Type to search

US-China ‘Doomsday Scenario’ Unlikely: Nvidia’s Huang – Nikkei

Nvidia CEO downplayed the risk of conflict and said he saw little chance of being forced to move away from working with Taiwan’s TSMC

Nvidia boss Jensen Huang has played down the chance of US ties with China deteriorating into conflict, according to a new report. This file Reuters pic shows him speaking an event in Las Vegas, in January 2018.


The CEO of US chip giant Nvidia, Jensen Huang, said on Tuesday he doesn’t expect ties between the US and China to descend to a “doomsday scenario”, according to a report by Nikkei, which added that his company saw little chance of being forced to move away from working with TSMC and manufacturing in Asia, so he expected they would continue to work closely with Taiwan chip giant.

Asked at a press conference in San Jose about worsening tensions between Beijing and Washington, Huang was quoted as saying: “The goal of the nations [the US and China] is not adversarial, though there’s some fairness management they have to work out .. the doomsday scenario is not likely to happen, and we’re not counting on it.”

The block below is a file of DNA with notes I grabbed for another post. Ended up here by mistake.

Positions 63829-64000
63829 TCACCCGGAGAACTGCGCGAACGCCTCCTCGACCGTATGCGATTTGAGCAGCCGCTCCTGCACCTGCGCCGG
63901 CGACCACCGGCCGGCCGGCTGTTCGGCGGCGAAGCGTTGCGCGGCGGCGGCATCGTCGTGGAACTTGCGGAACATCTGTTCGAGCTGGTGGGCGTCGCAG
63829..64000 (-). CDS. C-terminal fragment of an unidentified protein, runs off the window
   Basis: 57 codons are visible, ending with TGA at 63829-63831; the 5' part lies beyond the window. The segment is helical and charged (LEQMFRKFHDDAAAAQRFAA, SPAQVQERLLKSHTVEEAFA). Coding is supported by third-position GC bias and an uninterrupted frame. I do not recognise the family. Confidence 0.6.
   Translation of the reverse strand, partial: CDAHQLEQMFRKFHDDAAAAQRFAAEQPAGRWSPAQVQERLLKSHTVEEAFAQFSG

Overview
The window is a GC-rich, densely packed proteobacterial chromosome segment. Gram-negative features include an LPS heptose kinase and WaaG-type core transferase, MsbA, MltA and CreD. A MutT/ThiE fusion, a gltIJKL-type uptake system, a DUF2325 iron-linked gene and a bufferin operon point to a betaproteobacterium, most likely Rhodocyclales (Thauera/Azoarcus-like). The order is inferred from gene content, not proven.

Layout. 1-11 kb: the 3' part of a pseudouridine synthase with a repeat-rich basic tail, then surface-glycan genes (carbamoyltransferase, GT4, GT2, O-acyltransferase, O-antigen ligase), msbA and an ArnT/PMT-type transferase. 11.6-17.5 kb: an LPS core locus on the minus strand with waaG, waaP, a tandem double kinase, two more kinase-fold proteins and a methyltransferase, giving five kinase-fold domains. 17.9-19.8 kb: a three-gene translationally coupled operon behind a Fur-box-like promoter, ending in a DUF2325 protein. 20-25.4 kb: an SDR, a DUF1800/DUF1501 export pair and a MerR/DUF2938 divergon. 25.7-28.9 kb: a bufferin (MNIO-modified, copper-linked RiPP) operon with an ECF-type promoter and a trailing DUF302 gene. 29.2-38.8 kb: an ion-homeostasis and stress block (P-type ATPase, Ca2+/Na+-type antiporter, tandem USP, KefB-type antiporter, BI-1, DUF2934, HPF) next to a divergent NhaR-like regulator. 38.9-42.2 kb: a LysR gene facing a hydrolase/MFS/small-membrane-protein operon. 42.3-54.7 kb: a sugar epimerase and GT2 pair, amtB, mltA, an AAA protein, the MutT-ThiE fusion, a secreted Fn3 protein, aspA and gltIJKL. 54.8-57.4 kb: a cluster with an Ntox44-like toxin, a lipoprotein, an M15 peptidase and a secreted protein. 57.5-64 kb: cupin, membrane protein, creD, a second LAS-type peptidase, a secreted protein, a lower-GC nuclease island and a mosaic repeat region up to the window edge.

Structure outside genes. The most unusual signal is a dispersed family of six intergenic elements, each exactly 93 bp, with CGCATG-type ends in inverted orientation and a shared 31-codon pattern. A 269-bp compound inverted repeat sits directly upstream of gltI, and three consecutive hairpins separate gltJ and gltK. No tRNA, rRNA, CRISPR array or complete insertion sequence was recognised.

The report noted that Nvidia relies on TSMC to produce advanced chips such as the new Blackwell graphics processing unit, but said that AI chip was unlikely to be available in China, as it is more advanced than the Hopper chip which the US has banned for sale under export restrictions announced last October.

Read the full report: Nikkei Asia.




Global Chip Sector ‘Can Never Return to its Pre-Covid Set-up’


Nvidia Plans New Unit to Target $30bn Custom Chip Market


BYD to Use Nvidia’s Next-Gen Chips to Elevate Self-Driving Tech


China’s Military, AI Bodies Still Buying Nvidia Chips Despite US Ban


Nvidia Launches Modified Gaming Chip For Chinese Market


China Offering Millions to Foreign-Trained Chip, Tech Talents


US Expands Ban on Top AI Chips, Curbs to Hit Many Countries


Jim Pollard

Jim Pollard is an Australian journalist based in Thailand since 1999. He worked for News Ltd papers in Sydney, Perth, London and Melbourne before travelling through SE Asia in the late 90s. He was a senior editor at The Nation for 17+ years.


AF China Bond